|Publication number||US7231629 B2|
|Application number||US 10/976,306|
|Publication date||12 Jun 2007|
|Filing date||29 Oct 2004|
|Priority date||31 Oct 2003|
|Also published as||CN1629735A, CN100576066C, EP1528429A2, EP1528429A3, US20050149900|
|Publication number||10976306, 976306, US 7231629 B2, US 7231629B2, US-B2-7231629, US7231629 B2, US7231629B2|
|Original Assignee||Asml Masktools B.V.|
|Export Citation||BiBTeX, EndNote, RefMan|
|Patent Citations (27), Non-Patent Citations (10), Referenced by (15), Classifications (10), Legal Events (4)|
|External Links: USPTO, USPTO Assignment, Espacenet|
The present invention claims priority form U.S. provisional application No. 60/515,708, and entitled “Eigenfunction Filtering for Interference Map Technology,” filed Oct. 31, 2003.
The present invention relates of a photolithographic method for optimizing the intensity profile of a pattern to be formed on a surface of a substrate to minimize undesired printing (i.e., imaging).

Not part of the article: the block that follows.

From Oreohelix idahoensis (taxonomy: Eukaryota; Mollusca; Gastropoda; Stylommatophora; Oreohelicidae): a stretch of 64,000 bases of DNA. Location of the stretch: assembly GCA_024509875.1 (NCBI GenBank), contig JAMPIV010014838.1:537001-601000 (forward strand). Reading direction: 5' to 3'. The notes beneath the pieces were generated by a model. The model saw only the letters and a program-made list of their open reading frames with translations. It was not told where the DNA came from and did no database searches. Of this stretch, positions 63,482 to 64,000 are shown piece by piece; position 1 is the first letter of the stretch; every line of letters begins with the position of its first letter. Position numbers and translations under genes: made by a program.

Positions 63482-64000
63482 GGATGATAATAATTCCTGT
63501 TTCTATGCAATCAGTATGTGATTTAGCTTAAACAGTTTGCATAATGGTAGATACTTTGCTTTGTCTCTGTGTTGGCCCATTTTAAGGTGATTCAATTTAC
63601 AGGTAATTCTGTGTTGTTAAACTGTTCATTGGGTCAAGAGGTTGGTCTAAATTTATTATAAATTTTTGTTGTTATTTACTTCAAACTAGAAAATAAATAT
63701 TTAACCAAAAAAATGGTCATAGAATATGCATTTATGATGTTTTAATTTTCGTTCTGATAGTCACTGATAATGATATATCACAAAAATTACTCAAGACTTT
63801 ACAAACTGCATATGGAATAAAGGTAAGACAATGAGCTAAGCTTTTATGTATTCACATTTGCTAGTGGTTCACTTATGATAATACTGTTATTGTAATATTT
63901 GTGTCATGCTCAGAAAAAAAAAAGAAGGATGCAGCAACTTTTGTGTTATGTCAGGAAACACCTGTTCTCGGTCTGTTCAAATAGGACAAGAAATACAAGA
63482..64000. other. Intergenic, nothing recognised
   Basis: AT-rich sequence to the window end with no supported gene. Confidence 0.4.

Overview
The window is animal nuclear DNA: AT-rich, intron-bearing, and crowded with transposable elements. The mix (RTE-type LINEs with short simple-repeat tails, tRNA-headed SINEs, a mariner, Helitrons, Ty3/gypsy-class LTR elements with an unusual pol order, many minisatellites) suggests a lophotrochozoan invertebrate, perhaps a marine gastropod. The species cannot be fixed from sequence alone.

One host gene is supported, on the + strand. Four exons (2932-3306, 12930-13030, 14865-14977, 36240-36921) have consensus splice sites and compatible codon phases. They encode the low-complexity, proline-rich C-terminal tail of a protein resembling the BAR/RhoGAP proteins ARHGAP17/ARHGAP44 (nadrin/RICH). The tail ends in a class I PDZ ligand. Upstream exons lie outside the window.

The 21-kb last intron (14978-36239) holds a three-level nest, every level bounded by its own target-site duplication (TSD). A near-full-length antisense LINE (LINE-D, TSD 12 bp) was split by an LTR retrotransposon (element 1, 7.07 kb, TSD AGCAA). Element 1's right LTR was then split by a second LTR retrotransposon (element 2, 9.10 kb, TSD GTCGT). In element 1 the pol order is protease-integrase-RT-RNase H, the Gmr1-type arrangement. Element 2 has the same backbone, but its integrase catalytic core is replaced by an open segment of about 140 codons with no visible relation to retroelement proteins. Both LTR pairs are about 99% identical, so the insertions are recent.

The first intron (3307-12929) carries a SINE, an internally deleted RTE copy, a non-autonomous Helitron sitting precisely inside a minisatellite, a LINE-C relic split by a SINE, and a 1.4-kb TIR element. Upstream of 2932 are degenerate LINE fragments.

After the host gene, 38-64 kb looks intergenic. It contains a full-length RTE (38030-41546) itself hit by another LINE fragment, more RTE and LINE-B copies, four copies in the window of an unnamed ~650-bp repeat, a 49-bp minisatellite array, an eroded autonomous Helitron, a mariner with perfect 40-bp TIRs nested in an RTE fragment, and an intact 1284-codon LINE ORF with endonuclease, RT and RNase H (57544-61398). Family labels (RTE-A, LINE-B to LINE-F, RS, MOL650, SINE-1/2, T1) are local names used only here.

Lithographic apparatus can be used, for example, in the manufacture of integrated circuits (ICs). In such a case, the mask may contain a circuit pattern corresponding to an individual layer of the IC, and this pattern can be imaged onto a target portion (e.g., comprising one or more dies) on a substrate (silicon wafer) that has been coated with a layer of radiation-sensitive material (resist). In general, a single wafer will contain a whole network of adjacent target portions that are successively irradiated via the projection system, one at a time. In one type of lithographic projection apparatus, each target portion is irradiated by exposing the entire mask pattern onto the target portion in one go; such an apparatus is commonly referred to as a wafer stepper. In an alternative apparatus—commonly referred to as a step-and-scan apparatus—each target portion is irradiated by progressively scanning the mask pattern under the projection beam in a given reference direction (the “scanning” direction) while synchronously scanning the substrate table parallel or anti-parallel to this direction; since, in general, the projection system will have a magnification factor M (generally <1), the speed V at which the substrate table is scanned will be a factor M times that at which the mask table is scanned. More information with regard to lithographic devices as described herein can be gleaned, for example, from U.S. Pat. No. 6,046,792, incorporated herein by reference.